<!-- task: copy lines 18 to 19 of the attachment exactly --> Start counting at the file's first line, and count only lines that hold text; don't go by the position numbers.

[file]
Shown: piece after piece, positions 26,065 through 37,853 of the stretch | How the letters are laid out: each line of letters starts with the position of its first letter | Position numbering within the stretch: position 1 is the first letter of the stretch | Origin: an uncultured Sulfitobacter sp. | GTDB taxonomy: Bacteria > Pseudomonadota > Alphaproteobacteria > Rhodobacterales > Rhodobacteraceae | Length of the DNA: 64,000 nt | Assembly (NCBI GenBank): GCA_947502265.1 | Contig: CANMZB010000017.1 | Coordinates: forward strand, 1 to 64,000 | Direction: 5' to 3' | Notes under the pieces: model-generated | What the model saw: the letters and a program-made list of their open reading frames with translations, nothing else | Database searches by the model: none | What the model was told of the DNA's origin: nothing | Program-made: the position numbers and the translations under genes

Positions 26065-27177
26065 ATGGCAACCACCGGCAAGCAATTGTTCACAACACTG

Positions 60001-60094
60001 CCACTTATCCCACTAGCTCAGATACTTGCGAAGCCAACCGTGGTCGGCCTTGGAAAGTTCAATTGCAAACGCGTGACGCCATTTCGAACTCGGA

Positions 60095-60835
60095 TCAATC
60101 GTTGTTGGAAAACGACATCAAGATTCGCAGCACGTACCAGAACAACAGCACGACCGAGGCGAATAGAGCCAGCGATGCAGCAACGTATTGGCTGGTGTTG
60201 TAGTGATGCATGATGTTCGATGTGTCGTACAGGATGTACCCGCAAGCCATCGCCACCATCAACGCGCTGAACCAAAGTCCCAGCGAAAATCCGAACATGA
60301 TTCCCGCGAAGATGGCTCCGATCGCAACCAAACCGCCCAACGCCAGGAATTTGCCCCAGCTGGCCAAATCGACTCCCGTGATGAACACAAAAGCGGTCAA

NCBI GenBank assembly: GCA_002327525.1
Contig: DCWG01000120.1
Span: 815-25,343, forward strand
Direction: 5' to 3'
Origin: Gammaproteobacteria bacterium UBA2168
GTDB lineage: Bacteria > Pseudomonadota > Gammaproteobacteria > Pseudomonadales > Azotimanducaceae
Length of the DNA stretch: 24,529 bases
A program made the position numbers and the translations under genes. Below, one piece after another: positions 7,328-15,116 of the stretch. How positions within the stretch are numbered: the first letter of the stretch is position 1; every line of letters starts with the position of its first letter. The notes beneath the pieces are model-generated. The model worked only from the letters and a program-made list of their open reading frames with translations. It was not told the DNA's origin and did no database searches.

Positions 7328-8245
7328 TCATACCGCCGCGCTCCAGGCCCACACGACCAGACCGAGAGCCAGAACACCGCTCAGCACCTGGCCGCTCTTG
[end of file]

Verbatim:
A program made the position numbers and the translations under genes. Below, one piece after another: positions 7,328-15,116 of the stretch. How positions within the stretch are numbered: the first letter of the stretch is position 1; every line of letters starts with the position of its first letter. The notes beneath the pieces are model-generated. The model worked only from the letters and a program-made list of their open reading frames with translations. It was not told the DNA's origin and did no database searches.

Positions 7328-8245